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Likely Stories: Sorry for Your Trouble, by Richard Ford


I’m Jim McKeown, welcome to Likely Stories, a weekly review of fiction, Non-Fiction, and Poetry.

Richard Ford has twenty plus novels to his credit, and nearly all are excellent reads. However, some stories in Sorry for Your Trouble are tiny bit weak.  These are samples of my favorites.


The first story I read, “Nothing to Declare,” was rather interesting.  Sandy was at a work party, and a woman repeatedly glanced his way.  He vaguely recalled seeing her before.  They left the party, and Ford picks up the thread: “They had traveled to Iceland together thirty-five years ago (though to be here now was shocking).  Both students in Ithaca.  They’d known each other slightly, which hadn’t mattered.  A Catholic-school boy from uptown.  Each day the natives caught a fish and cooked it for you.  However, there was money enough for Iceland.  Their trip wasn’t being advertised at home.  She was then called ‘Barbara.’  A name she disliked.  He was simply Sandy McGuinness.  Alex.  A lawyer’s son.  His mother was a school teacher.  Nothing about them was exotic” (3).

“Displaced” is also thought provoking.  Ford wrote, “When your father dies and you were only sixteen, many things change.  School life changes.  You are now the boy whose father is missing.  People feel sorry for you, but they also devalue you, even resent you—for what you are not sure.  The air around you is different.  Once that air contained you fully.  But now an opening’s cut, which feels frightening, yet not so frightening. // And there is your mother and her loss to fill—at least to step into—while you manage those very sensations.  Fear.  And others.  Opportunity.  And always there is the fact of your father, whom you love or loved, and whose life has quickly become only about its end—much of the rest quickly fading.  So.  You are alone in a way that is so many-sided there is not a word for it.  Attempts to find the word leave you confused—since that confusion is not all together unwanted or unliked” (45).  I have experienced these emotions, and Ford is spot on.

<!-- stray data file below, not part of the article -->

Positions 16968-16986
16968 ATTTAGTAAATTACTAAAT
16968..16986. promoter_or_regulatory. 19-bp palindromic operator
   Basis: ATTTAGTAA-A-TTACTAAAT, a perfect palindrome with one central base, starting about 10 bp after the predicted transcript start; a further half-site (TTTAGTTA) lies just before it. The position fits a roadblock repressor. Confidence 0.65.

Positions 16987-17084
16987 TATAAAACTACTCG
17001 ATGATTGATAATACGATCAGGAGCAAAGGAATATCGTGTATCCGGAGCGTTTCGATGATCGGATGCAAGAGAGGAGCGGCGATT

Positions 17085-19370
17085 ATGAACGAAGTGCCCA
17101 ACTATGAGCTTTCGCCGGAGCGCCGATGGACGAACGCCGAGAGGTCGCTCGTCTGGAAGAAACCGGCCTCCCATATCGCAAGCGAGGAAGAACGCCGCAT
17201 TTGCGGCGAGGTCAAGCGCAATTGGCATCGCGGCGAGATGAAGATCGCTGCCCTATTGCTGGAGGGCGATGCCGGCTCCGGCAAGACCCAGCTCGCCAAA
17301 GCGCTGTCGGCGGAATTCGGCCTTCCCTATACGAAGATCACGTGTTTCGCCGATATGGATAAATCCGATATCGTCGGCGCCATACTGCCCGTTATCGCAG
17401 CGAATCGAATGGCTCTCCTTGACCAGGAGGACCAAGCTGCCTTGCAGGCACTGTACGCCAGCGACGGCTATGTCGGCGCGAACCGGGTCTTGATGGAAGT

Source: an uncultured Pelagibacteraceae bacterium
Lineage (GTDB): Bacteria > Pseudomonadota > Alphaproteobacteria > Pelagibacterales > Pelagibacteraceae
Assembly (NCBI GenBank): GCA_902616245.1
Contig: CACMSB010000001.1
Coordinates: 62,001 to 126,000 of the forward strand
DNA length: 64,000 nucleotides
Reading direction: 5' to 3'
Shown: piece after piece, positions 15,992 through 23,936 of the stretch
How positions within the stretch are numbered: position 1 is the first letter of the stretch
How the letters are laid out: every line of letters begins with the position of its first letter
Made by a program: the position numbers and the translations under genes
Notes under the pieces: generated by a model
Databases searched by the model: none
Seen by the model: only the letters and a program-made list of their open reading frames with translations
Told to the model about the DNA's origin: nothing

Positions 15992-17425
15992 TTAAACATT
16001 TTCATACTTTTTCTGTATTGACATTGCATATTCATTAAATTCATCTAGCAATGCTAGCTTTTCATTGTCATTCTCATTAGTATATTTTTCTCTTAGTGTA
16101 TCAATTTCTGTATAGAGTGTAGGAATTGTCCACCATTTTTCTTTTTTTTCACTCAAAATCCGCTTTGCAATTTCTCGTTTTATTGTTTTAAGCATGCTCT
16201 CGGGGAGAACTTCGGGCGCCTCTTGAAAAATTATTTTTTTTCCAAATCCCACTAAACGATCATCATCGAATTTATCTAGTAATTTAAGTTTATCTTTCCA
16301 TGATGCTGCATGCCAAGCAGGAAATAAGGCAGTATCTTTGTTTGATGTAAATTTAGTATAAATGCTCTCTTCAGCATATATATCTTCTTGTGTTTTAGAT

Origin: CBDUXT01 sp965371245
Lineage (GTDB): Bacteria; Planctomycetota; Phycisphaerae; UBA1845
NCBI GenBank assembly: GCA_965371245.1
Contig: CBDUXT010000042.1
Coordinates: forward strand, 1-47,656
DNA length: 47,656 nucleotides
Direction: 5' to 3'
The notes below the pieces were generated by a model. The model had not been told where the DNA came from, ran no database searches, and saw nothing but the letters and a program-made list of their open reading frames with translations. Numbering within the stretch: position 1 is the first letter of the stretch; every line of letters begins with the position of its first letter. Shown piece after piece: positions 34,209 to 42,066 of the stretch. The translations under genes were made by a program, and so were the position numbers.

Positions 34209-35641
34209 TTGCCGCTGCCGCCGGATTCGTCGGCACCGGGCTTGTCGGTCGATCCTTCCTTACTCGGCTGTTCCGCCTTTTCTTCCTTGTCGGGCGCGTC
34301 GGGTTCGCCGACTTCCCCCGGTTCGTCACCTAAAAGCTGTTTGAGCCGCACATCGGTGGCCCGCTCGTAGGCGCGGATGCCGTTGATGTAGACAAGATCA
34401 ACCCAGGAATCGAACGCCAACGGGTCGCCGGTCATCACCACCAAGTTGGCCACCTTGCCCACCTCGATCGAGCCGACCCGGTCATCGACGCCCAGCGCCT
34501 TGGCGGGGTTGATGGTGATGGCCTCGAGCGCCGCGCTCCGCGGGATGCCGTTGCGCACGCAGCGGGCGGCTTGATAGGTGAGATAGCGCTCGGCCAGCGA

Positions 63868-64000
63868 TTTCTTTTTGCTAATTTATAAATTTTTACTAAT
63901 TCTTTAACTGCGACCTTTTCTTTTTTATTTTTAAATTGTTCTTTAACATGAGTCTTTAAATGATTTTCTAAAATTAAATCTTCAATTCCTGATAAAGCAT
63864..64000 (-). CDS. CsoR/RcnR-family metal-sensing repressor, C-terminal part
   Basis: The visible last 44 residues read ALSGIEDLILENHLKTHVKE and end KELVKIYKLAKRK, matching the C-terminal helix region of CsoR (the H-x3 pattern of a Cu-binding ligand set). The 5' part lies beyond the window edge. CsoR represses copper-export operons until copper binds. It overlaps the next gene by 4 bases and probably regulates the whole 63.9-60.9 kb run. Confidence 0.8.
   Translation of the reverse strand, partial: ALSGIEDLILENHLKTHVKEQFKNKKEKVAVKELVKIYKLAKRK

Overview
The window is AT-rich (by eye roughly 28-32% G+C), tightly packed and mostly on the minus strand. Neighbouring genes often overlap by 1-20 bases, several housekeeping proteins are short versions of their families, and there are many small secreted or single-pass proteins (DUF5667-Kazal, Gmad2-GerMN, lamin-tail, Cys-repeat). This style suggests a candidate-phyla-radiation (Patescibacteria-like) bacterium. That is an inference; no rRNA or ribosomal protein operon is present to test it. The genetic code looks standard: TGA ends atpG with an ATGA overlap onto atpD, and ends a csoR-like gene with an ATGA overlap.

The last is “Crossing.”  Ford wrote, “They were three ladies.  Together, he gathered.  Taking the ferry over from Holyhead.  Americans—as he was.  Though the one might have been Canadian, the silvered-haired, short, laughing one who seemed to be having a better time.  Something …oot, aboot, the hoose … made him think that. They were all high-spirited.  Going across to some concert in Dublin.  Someplace on the docklands, he’d overheard.  Some others on the ferry were going as well.  From where, were these women? // At one moment they all three sang together—loudly.  ‘Once, twice, three times a lady,’ then laughed in a silly way.  […]  Most others in the wide, echoing lounge were more subdued.  Typical for the ferry, things on their minds, duties of the day, troubles out ahead.  The boat trip not a novelty for them” (76).

As far as this collection is concerned, Richard Ford’s Sorry for Your Trouble has plenty of substance, and perhaps, you might find some of your favorites for a rainy afternoon.  5 Stars.

Likely Stories is a production or KWBU.  I’m Jim McKeown.  Join me again next time for Likely Stories, and Happy Reading!


Life-long voracious reader, Jim McKeown, is an English Instructor at McLennan Community College. His "Likely Stories" book review can be heard every Thursday on KWBU-FM! Reviews include fiction, biographies, poetry and non-fiction. Join us for Likely Stories every Thursday featured during Morning Edition and All Things Considered with encore airings Saturday and Sunday during Weekend Edition.